Viviana A Zelizer is a Professor of sociology at Princeton University.
She is interested in how interpersonal connections enter into the production, distribution, consumption, and transfer of economic value. Her work highlights situations in which the relationship between economic activity and personal life is changing or in dispute.
In The Social Meaning of (1996) and The Purchase of Intimacy (2005), she shows we use money and more generally, economic activity to create, maintain, and renegotiate important intimate ties without necessarily damaging them. Far from corrupting intimacy, people regularly sustain their intimate ties with economic transactions.
The Purchase of Intimacy, Princeton, N.J.: Princeton University Press, 2005.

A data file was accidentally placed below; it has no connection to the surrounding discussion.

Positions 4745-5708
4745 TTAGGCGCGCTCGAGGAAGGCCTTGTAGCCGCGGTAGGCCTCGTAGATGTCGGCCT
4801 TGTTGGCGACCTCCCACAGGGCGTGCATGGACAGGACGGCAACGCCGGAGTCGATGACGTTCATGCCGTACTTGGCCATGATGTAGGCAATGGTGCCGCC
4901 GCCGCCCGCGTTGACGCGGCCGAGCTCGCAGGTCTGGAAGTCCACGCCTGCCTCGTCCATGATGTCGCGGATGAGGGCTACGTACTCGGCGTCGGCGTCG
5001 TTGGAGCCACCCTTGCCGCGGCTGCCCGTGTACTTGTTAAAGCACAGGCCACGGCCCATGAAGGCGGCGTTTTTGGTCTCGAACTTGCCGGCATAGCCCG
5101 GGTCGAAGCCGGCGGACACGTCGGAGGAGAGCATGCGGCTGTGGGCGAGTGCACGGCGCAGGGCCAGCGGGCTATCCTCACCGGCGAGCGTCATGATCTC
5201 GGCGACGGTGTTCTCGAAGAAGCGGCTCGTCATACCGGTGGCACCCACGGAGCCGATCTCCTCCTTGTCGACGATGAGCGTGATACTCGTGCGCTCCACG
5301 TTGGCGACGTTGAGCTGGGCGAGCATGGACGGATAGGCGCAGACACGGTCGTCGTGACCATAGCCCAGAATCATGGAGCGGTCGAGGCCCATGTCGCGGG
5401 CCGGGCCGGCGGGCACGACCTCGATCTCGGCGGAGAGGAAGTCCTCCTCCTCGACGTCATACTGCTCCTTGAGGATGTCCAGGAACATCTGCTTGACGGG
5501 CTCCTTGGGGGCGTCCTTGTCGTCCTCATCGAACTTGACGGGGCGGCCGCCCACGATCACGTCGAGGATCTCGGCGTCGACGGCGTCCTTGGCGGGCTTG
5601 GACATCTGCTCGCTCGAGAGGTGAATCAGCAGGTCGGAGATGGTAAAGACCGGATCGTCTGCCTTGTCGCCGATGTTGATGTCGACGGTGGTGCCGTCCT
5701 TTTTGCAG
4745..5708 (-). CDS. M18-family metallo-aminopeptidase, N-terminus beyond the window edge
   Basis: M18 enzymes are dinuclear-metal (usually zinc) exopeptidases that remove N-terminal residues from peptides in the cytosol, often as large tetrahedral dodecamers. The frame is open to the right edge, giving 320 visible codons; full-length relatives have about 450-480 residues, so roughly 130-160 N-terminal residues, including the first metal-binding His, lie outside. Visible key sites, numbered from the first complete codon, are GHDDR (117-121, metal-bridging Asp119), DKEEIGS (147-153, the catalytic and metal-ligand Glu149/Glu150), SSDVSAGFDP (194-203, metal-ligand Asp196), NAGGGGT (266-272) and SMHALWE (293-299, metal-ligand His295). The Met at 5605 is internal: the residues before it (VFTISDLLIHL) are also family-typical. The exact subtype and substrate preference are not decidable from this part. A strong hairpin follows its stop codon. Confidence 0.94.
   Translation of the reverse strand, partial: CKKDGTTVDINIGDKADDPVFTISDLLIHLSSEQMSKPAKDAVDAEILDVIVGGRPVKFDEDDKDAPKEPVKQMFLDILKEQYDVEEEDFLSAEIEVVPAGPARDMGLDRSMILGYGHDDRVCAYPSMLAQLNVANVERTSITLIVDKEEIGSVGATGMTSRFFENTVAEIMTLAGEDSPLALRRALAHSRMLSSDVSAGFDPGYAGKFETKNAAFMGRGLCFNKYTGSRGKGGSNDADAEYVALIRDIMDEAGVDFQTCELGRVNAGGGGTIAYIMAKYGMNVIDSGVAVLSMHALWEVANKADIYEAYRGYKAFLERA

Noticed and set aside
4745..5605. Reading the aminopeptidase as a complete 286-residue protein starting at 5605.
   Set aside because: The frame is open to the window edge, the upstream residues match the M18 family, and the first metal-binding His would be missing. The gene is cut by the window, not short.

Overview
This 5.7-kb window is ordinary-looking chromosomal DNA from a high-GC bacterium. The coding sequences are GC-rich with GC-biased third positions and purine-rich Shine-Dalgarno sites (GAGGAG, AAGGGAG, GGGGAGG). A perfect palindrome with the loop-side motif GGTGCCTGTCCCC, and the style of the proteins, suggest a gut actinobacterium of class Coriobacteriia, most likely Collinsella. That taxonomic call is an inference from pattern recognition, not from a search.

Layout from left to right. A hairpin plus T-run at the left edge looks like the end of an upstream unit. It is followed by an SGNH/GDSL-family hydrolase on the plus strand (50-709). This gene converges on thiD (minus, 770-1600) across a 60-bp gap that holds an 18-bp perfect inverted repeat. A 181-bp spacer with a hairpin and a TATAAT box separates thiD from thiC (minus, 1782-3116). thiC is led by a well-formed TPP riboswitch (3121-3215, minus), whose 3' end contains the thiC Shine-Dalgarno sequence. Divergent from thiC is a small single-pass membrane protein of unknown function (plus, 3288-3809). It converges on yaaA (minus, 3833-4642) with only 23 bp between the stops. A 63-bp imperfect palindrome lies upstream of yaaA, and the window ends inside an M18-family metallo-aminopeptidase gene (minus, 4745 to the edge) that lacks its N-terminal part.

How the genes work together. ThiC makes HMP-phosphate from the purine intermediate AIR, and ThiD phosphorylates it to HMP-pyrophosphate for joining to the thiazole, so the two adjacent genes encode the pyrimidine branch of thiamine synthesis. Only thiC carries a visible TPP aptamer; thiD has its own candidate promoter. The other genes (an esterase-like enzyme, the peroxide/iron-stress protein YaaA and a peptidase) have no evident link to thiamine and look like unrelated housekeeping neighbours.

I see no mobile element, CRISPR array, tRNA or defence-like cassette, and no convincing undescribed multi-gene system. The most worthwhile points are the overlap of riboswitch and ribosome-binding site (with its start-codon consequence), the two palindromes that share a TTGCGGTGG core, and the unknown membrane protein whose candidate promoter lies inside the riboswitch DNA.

Economic Lives: How Culture Shapes the Economy. Princeton: Princeton University Press, 2010.
“The Priceless Child Turns Twenty-Seven.” Journal of the History of Childhood and Youth 5 (Fall 2012): 449-456. In special essay section, “Pricing the Priceless Child: a Retrospective.”
“How I Became a Relational Economic Sociologist and What Does That Mean?” Special issue on “Relational Work in Market Economies,” edited by Fred Block. Politics & Society, 40 (June 2012): 145-174.
“Caring Everywhere.” In Rhacel Parreñas and Eileen Boris and, editors, Intimate Labors: Cultures, Technologies, and the Politics of Care. Stanford University Press, 2010, pp. 267-279.
See her complete profile here.